Suppliers, said Vipul Gupta, won't practice what they preach. They tell travel agents to reach out and call clients and prospects and build business by building relationships. But should a travel agent call them with an idea, well, good luck getting through to decision-makers.
Gupta is the second-generation CEO of 25-year-old, family-owned Grand Blanc Travel, in Grand Blanc, Mich. About 10 years ago, he decided to put his MBA to work and expand what was then a traditional agency into one that actively sought to bring marketing programs to suppliers.
He successfully worked with Sofitel on a national TV campaign timed to coincide with the French Open. He also put together a James Bond trivia campaign for Karisma Hotels & Resorts.
"We have to work hard to put everything in place before we talk to suppliers," Gupta said. "But you'd be surprised at how many suppliers are closed off. They have no idea if I'm about to tell them I have a group of 10,000 or am launching a major television campaign. They aren't available to listen."
Gupta said the issue was not whether his ideas were ultimately accepted but rather that he be heard.
For instance, though he ultimately didn't succeed in making a deal with Hawaiian suppliers, he said that Hawaii has a great spirit.
"You feel that warm hospitality," he said. "They don't just talk about the aloha spirit. They live it."
But when it comes to some well-known brands (he asked that they not be named), "it's absolutely shocking," he said. "They don't even respond. Or, even though they're encouraging us to upsell and get clients to spend and spend, if they hear they have to put some money in themselves, they don't want to discuss an idea, don't even want to know the amount."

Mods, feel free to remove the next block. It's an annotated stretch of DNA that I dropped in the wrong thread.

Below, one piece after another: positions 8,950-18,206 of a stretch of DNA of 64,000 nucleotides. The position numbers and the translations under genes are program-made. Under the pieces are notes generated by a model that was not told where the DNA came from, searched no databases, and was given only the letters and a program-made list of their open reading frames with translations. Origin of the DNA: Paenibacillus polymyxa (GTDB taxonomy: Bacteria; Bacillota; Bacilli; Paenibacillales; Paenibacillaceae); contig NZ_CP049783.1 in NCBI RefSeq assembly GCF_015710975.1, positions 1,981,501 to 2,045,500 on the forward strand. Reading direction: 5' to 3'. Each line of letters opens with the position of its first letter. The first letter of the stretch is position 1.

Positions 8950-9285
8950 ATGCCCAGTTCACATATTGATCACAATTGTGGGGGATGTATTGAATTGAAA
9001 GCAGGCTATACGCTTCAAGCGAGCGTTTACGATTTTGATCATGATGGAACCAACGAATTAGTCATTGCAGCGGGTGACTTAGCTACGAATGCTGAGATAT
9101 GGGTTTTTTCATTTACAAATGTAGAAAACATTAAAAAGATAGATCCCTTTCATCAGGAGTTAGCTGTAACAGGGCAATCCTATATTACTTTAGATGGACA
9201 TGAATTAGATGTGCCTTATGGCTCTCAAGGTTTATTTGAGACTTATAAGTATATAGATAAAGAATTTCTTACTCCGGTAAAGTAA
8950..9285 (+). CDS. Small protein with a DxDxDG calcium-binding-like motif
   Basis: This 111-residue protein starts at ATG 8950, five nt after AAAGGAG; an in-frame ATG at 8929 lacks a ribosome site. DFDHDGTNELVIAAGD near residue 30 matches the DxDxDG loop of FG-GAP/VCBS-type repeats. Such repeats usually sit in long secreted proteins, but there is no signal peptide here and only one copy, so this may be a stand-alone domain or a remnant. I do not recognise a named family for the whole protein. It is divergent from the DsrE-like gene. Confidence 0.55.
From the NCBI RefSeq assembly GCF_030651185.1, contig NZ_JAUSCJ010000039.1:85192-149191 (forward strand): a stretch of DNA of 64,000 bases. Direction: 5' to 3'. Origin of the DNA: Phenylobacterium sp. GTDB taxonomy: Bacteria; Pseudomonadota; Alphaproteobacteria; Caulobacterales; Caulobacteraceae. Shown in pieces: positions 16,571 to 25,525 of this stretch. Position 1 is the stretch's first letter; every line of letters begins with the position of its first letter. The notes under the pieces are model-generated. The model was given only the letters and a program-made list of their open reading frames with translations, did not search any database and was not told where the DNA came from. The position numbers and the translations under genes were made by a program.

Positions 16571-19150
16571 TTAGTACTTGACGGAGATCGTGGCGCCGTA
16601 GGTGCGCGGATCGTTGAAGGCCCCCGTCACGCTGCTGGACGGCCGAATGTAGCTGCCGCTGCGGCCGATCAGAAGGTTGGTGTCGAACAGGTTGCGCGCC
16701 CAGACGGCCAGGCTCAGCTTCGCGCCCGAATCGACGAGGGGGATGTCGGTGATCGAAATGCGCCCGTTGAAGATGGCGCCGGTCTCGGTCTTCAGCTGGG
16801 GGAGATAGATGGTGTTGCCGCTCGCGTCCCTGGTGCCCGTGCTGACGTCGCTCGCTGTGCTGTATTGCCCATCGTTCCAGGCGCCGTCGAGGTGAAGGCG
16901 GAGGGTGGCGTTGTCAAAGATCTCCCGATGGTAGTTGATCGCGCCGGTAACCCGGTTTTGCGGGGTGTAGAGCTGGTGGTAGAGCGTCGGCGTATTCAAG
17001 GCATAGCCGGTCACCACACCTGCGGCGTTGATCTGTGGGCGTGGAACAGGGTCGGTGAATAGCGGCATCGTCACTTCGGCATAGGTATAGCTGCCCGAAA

Is Gupta's frustration an indictment of supplier hypocrisy or a sign of the times and crippling budget constraints? Is it an indication of how busy executives are and how focused they are on their own agendas? Or is it perhaps a reflection of Gupta's ineffectiveness when presenting an idea?
I listened to him with a combination of sympathy and guilt. On one hand, I can recall similar feelings of frustration when I ran my own small business and pitched unsolicited ideas to larger companies. But on the other hand, I've received 159 emails in the last 24 hours as well as a handful of phone calls. Depending on various deadlines, my travel schedule, internal meetings and external appointments, it may be days before I get back even to people I know.
And there are those to whom I never respond. I confessed this to Gupta.
"I appreciate that people are bombarded with requests, but you should make the effort to listen," he said. "If you don't listen, you may be missing a golden opportunity. Without creative thinking and innovation, it's the end of our industry."
In these times, his last comment is worth some reflection. Retrenchment and closed-mindedness carry as much risk as committing resources to the "wrong" opportunity.
But this may well be the time in our recessionary cycle to aggressively pursue new ideas. And it's true: Those ideas can sometimes be found in unsolicited emails and unexpected phone calls.
Contact Arnie Weissmann at [email protected], and follow him on Twitter.